9. awww mannnnnnn! Yesterday i was at a red light behind a new BMW M3 convertible with the license plate “wy rent”. Took what i thought would be an iconic bubble pic, but it came out blurry and phone memory was full. If someone sees mr “wy rent”‘s bmw please send a pic to vreaa. Wy don’t we also all answer his question? Could be fun if he’s a reader.

  10. @ MHL

    Based on your broken English, I am guessing you are “BestPlaceOnEarth” from Greaterfool.ca and “VancouverGoingUp” from Vancouvercondo.info

  11. I completely agree with Royce, but as most of you know I chose the other side of the equation: I left.

    Even if there were some kind of official notification tomorrow that the bubble is popping it will take many years for prices to go from “completely insane” to “slightly less insane”. Life’s meant to be lived, not spent on the sidelines and like it or not that’s where a lot of Van bears are…. waiting on the sidelines for things to make sense.

    It takes a lot of courage to say “I’m tired of this stupid game, I’m going somewhere else”, but once you’ve made the decision it’s crazy how fast life can improve.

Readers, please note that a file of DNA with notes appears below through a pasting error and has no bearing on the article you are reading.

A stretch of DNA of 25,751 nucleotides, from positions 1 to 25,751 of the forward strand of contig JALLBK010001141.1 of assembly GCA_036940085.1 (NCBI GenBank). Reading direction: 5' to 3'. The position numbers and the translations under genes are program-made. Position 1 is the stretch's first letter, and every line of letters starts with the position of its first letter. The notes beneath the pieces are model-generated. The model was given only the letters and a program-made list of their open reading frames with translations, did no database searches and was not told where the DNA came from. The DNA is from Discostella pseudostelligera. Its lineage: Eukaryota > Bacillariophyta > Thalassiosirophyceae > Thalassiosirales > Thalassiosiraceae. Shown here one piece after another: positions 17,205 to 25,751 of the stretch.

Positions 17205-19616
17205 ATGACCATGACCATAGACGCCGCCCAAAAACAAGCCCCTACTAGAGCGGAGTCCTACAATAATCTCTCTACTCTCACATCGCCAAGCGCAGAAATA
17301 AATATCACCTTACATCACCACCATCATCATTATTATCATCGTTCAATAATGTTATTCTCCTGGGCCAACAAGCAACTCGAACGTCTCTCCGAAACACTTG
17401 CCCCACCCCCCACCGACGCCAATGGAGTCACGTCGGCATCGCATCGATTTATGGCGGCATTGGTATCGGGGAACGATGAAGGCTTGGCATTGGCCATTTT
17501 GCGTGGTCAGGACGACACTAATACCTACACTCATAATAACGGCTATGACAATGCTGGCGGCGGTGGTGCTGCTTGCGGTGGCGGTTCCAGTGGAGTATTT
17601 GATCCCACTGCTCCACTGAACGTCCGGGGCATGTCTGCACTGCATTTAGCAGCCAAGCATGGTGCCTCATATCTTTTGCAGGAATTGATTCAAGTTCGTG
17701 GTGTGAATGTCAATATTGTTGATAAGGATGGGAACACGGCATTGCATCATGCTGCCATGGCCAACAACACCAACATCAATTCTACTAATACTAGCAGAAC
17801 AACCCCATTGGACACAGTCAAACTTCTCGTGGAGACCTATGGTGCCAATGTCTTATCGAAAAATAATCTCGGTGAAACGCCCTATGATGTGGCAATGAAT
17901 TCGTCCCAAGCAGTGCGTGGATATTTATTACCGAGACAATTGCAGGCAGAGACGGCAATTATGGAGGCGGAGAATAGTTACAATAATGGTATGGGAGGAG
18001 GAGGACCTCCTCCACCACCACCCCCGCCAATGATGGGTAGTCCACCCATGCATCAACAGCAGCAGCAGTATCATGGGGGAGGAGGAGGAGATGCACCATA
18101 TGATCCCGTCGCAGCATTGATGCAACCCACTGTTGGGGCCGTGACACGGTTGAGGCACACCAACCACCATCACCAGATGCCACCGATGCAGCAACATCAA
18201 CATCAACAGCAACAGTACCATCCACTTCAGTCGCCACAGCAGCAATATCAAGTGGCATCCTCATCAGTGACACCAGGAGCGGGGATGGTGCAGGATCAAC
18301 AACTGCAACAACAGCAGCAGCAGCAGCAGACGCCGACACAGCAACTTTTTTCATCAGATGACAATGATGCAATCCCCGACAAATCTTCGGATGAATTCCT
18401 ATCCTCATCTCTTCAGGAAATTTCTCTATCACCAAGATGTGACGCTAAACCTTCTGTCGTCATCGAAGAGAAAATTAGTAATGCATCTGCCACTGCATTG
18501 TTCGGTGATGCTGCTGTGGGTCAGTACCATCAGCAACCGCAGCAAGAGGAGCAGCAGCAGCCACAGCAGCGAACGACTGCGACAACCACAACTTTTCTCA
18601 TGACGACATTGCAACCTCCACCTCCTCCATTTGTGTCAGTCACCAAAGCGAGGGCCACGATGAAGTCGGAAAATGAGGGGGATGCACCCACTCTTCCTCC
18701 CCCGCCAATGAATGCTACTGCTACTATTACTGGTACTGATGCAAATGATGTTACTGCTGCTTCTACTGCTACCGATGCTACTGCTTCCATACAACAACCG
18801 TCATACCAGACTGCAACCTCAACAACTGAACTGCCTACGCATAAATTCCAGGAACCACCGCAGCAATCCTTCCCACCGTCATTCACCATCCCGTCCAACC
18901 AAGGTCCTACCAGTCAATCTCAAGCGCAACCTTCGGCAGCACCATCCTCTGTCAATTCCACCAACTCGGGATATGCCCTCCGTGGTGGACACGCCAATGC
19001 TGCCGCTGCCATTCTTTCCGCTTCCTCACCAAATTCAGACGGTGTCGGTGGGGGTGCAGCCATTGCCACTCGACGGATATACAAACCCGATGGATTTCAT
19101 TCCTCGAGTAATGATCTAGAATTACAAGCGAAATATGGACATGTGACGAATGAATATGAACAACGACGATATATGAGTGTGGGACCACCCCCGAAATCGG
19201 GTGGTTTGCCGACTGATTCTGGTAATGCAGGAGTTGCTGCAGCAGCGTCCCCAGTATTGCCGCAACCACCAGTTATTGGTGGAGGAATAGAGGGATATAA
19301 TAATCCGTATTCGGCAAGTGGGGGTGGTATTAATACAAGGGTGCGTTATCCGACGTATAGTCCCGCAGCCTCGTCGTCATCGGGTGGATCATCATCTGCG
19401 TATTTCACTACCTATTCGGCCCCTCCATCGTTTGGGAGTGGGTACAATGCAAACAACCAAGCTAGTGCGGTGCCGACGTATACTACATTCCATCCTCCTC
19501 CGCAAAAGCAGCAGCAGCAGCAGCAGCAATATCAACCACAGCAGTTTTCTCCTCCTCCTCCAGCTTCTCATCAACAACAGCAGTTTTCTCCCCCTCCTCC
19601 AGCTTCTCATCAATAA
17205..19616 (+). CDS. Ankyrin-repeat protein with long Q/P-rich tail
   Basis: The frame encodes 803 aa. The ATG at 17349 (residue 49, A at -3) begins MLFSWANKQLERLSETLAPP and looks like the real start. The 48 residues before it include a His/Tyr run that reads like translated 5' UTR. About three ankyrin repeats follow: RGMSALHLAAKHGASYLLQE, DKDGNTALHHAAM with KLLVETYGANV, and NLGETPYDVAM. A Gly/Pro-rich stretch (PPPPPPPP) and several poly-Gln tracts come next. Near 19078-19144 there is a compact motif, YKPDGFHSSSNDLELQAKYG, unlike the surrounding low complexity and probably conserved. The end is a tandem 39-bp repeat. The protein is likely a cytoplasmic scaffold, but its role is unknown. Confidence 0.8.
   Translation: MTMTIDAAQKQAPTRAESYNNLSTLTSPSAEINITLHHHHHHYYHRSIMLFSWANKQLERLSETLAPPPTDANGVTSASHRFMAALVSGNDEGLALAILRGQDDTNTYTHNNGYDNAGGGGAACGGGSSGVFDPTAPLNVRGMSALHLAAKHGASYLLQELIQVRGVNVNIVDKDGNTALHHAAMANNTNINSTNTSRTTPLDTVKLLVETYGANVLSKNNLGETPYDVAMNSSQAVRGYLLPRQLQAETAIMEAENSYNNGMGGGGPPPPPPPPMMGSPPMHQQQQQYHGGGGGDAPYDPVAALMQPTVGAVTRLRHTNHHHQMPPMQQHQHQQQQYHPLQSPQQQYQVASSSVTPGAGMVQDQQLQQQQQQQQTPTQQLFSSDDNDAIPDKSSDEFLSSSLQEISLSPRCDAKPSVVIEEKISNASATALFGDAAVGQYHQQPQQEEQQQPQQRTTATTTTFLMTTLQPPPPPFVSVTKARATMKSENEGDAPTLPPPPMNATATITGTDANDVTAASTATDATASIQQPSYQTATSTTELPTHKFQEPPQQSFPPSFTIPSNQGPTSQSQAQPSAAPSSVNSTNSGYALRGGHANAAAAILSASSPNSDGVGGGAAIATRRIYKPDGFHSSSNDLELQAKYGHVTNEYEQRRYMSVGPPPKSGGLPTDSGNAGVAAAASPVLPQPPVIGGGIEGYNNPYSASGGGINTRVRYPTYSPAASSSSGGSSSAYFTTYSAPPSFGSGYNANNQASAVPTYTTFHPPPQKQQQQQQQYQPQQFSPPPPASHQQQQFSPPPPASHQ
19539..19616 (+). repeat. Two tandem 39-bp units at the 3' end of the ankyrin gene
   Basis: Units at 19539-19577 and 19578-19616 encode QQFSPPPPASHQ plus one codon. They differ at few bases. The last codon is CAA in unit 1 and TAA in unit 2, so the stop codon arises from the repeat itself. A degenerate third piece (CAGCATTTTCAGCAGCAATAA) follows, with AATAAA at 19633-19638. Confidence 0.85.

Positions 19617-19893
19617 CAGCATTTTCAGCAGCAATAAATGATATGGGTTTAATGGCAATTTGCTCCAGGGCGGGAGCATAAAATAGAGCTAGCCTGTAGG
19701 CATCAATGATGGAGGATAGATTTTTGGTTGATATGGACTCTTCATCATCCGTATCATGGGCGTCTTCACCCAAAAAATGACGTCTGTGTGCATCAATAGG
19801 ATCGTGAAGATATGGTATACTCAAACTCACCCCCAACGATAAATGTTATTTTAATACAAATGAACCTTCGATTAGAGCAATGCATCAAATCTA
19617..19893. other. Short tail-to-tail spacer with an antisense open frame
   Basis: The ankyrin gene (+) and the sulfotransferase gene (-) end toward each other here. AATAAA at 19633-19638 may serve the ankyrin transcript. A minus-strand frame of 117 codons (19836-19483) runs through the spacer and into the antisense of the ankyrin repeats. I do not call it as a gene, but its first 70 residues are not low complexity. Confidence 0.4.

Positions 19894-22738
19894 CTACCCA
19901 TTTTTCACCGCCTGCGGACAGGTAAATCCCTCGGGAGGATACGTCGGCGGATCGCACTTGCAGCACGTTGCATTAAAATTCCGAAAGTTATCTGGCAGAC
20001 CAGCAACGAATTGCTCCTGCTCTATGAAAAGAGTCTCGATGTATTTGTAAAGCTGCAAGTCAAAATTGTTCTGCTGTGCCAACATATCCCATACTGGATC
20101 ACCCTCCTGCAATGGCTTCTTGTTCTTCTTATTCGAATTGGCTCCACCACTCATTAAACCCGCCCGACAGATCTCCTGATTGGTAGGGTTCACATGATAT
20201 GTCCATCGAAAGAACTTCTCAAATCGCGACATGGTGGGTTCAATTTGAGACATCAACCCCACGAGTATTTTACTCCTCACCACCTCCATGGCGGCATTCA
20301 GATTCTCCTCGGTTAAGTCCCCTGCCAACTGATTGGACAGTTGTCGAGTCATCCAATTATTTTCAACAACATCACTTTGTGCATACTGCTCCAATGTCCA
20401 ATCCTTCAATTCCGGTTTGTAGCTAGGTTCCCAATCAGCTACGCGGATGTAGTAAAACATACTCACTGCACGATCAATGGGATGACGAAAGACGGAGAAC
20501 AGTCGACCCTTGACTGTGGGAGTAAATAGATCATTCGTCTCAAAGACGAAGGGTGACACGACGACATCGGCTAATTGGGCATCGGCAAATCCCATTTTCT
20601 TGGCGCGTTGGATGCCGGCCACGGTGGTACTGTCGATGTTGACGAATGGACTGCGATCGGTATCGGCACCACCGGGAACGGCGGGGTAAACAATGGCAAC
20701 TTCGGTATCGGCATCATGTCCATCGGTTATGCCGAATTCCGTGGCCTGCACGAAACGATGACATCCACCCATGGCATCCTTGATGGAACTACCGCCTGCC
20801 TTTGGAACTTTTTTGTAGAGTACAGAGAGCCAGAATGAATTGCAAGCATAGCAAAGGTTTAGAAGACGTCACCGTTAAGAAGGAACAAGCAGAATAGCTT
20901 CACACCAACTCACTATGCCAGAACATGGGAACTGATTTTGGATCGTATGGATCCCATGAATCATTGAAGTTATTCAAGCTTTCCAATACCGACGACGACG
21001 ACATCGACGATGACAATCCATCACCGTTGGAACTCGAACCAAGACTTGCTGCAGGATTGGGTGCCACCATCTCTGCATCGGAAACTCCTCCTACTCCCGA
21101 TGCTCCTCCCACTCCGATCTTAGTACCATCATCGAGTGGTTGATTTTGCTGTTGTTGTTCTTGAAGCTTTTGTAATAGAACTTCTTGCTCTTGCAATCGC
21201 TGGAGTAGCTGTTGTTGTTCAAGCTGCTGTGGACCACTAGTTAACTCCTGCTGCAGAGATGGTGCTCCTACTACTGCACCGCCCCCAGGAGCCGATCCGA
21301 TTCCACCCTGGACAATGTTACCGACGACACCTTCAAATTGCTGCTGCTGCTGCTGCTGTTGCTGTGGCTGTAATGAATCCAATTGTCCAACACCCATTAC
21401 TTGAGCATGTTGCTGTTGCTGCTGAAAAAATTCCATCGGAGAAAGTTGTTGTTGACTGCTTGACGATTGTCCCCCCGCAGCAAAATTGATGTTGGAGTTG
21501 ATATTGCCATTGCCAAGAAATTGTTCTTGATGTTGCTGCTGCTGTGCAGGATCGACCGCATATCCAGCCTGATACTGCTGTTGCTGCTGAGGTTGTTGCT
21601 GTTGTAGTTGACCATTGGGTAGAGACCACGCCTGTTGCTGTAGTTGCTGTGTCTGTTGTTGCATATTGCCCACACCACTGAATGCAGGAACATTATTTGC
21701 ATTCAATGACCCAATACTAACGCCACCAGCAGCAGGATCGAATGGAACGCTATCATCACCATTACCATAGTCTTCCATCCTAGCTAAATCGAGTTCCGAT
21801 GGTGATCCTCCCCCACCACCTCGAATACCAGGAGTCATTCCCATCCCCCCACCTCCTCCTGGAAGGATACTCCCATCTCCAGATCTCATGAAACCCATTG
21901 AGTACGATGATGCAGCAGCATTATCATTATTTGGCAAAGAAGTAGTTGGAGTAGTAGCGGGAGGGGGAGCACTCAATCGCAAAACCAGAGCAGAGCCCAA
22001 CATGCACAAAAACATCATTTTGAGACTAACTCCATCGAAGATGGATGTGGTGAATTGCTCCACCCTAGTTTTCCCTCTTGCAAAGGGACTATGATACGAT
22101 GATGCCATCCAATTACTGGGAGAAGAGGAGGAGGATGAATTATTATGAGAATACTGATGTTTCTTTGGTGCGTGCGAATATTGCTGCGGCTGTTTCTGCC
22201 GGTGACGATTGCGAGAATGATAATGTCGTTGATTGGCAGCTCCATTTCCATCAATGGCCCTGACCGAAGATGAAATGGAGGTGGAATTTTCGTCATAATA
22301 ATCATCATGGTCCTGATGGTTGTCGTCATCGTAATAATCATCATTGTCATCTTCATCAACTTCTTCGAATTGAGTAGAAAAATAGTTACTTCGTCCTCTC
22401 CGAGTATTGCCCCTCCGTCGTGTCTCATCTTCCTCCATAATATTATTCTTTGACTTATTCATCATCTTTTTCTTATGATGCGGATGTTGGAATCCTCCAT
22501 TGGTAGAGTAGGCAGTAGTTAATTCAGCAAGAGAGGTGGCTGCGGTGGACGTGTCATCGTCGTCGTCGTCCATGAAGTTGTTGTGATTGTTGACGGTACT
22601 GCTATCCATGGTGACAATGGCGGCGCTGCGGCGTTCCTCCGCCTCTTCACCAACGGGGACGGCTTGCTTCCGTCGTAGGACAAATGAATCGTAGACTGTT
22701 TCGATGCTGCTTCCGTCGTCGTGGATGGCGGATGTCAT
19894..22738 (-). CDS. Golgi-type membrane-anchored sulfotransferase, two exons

Like it or not there’s an almost subliminal “Nowhere is as good as here” vibe that permeates Vancouver. You have to learn to shake that off. Moving helped me figure that out but it took well over a year. Now… well my cost of housing is ridiculously cheap, my employment prospects are a lot better, I sleep better and feel happier and more free because the housing thing isn’t constantly hanging over my head.

    There’s a certain shallowness to life in Vancouver, too. I suppose lots of big cities are like that but Vancouver seems to be especially affected. My brother says the same thing, and he’s been living in Van for about 6 months now.

    ANyway those are just my thoughts.

  12. Thanks for the thoughtful input Royce, and Skullboy too. We have often thought about moving to a smaller town, but this “opportunity” isn’t really what we are looking for. The S.O. would take a big income hit so our standard of living wouldn’t change much, and a city of 7000, 2.5hrs from the nearest airport is smaller than we’d like for the long-term (and we tend to think in the long-term.) The job itself is kind of dead-end too. Any promotion would likely require another move. If it comes down to being our only choice, I’m sure we could be happy there but there are still other options at the moment.
    This is a good wake-up call though to not take on a mortgage we can’t comfortably service.

  13. Pingback: “The day I embraced the fact that I would be in the Lower Mainland for at least the next several years – and I realized that I was completely fine with the idea that I might rent that whole time – was a GREAT one.” | Vancouver Real Estate